Glib food comment eats at woman who’s battled weight
Published 8:24 am Wednesday, April 20, 2022
DEAR ABBY: I had weight-loss surgery three years ago and lost 134 pounds. Two years later, I traded addictions and became a problem drinker. During this time I met a man, but my drinking came between us and we broke up. I stopped drinking three months ago. He contacted me and, when he found out I had quit drinking, we had lunch and talked and we are now dating again.
After a week of dating, he said, “I notice you are eating more than when we dated before. Have you stretched out your stomach?” I said, “No, because I’m no longer drinking, I now eat three meals a day.” He said, “I sure don’t want you to gain back all that weight you lost!”
My feelings are very hurt and I’m even a bit angry. I really do like him. What should I say to him that will convey my feelings? I want to stand up for myself without being crass. — TRYING AGAIN IN ARKANSAS
DEAR TRYING: The next time you are face-to-face, say, “I would like to revisit something you said to me recently. You said, ‘Have you stretched out your stomach? I sure don’t want you to gain back all that weight you lost!’ It was really hurtful. Surely you know I don’t want to gain back all the weight either, nor do I intend to. But if eating healthfully means I’ll carry a few more pounds than I did when I was drinking, you will either have to accept it or I will have to stop seeing you.”
DEAR ABBY: My daughter is having a small wedding. I have one sister that my daughter and I speak with who is invited to the wedding. I have another sister who hasn’t been in contact with my daughter in 20 years. We have minimal contact.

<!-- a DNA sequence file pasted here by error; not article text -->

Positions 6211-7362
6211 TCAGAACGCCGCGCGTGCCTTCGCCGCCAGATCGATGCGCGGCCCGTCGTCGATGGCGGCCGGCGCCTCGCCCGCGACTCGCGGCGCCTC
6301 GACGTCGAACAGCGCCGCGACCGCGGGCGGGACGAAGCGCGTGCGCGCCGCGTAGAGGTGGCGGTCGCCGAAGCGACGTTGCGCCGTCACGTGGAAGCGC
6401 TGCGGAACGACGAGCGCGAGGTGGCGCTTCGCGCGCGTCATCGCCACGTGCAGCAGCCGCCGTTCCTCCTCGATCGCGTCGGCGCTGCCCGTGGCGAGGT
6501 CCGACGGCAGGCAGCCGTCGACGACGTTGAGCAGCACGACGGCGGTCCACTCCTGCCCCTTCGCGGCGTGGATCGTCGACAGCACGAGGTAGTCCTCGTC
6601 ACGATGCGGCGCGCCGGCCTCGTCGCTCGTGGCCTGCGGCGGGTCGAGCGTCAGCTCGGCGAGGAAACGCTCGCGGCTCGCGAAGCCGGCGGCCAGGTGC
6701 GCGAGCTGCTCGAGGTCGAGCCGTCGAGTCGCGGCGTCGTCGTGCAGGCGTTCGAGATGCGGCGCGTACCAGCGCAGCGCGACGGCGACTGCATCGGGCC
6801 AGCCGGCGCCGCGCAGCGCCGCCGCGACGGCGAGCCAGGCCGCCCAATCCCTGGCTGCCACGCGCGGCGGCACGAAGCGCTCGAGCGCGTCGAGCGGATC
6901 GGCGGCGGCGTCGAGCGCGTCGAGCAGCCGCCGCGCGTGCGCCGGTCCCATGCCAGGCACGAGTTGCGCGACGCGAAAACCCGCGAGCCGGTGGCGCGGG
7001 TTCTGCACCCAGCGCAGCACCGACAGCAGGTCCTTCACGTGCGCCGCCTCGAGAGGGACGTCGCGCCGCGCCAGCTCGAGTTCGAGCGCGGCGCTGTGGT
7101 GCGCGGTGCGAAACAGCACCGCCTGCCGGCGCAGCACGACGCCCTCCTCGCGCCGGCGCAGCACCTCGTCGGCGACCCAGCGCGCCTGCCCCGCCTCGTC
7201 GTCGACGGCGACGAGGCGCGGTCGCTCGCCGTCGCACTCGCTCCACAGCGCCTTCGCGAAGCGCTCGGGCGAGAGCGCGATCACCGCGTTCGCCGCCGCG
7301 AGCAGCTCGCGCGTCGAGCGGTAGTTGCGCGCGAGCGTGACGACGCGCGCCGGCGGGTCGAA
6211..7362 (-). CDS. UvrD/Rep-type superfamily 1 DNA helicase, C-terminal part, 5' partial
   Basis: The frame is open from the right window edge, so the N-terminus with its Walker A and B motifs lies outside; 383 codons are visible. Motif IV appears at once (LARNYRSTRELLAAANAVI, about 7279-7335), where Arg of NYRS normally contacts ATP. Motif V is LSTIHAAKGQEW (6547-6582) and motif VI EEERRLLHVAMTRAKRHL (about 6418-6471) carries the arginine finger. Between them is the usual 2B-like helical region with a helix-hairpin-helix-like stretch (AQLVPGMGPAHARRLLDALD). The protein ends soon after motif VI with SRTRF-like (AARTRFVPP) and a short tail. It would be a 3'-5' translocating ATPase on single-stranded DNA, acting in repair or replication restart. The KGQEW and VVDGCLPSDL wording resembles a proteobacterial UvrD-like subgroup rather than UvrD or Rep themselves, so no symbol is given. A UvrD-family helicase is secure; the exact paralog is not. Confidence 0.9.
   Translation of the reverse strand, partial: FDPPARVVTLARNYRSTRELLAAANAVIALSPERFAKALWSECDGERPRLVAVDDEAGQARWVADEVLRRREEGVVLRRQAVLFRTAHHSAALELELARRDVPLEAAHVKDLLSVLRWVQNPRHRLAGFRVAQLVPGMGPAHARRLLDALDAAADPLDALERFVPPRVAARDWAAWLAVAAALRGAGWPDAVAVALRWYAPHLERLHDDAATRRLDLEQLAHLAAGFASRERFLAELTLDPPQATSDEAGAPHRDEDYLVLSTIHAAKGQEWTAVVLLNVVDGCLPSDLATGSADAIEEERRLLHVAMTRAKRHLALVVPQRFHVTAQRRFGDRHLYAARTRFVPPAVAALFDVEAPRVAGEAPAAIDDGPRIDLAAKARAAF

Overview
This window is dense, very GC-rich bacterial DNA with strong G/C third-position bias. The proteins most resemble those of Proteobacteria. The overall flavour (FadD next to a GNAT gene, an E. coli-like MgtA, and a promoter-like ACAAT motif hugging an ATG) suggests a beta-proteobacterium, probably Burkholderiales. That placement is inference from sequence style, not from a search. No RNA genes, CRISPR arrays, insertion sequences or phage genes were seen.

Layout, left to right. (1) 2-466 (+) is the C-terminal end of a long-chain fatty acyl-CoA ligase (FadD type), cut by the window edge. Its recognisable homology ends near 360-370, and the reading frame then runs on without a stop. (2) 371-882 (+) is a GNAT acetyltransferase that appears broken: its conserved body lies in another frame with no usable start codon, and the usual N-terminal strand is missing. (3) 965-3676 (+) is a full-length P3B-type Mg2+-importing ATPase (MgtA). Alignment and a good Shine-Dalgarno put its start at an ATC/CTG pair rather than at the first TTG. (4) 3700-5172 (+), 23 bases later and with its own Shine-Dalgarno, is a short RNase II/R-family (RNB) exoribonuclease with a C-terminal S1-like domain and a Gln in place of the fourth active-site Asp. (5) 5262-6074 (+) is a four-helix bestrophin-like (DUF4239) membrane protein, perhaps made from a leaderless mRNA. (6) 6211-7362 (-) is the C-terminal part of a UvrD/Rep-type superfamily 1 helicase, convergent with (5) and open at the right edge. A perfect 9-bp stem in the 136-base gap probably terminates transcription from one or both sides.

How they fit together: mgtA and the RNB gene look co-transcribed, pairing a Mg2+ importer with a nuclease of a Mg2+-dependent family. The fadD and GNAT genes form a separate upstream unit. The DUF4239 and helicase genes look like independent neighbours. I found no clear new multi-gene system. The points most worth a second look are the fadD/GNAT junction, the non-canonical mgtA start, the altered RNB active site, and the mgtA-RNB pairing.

The invited sister is now threatening to give her invitation to my other sister! Have you ever heard of such a thing? She feels that no matter what, family should be invited, and she has taken it upon herself to invite our other sister to the wedding. How do I handle this situation? — MOTHER OF THE BRIDE
DEAR MOTHER: Tell the sister you are still speaking to that when an invitation is sent, it is intended only for the individual whose name appears on the envelope. Contact the sister you speak to RARELY and explain that your daughter’s wedding will be a small one, and since she hasn’t been close to your daughter in 20 years, she is not on the guest list.
If that doesn’t do the trick and she crashes the wedding, don’t make a scene. Seat her in the back and explain politely that because she wasn’t invited, no accommodation has been made for her at the reception. Focus on your daughter on her big day and avoid any backstage drama.
DEAR ABBY: I’m 69 and a retired military man. My wife passed away almost two years ago. I’m very fond of a single neighbor who is 30 and has two children. She has been inviting me for supper at her house at least three times a week and when I leave, we hug. I’d like to kiss her but I don’t know if I should ask first or tell her I’m getting attached to her. How do I find out if she has feelings for me? — PUZZLED IN THE SOUTH
DEAR PUZZLED: A way to do that would be to say, “I’d like to kiss you. How do you feel about that?” Then be prepared for the answer either way.
Dear Abby is written by Abigail Van Buren, also known as Jeanne Phillips, and was founded by her mother, Pauline Phillips. Contact Dear Abby at www.DearAbby.com or P.O. Box 69440, Los Angeles, CA 90069.
Good advice for everyone — teens to seniors — is in “The Anger in All of Us and How to Deal With It.” To order, send your name and mailing address, plus check or money order for $8 (U.S. funds) to: Dear Abby, Anger Booklet, P.O. Box 447, Mount Morris, IL 61054-0447. (Shipping and handling are included in the price.)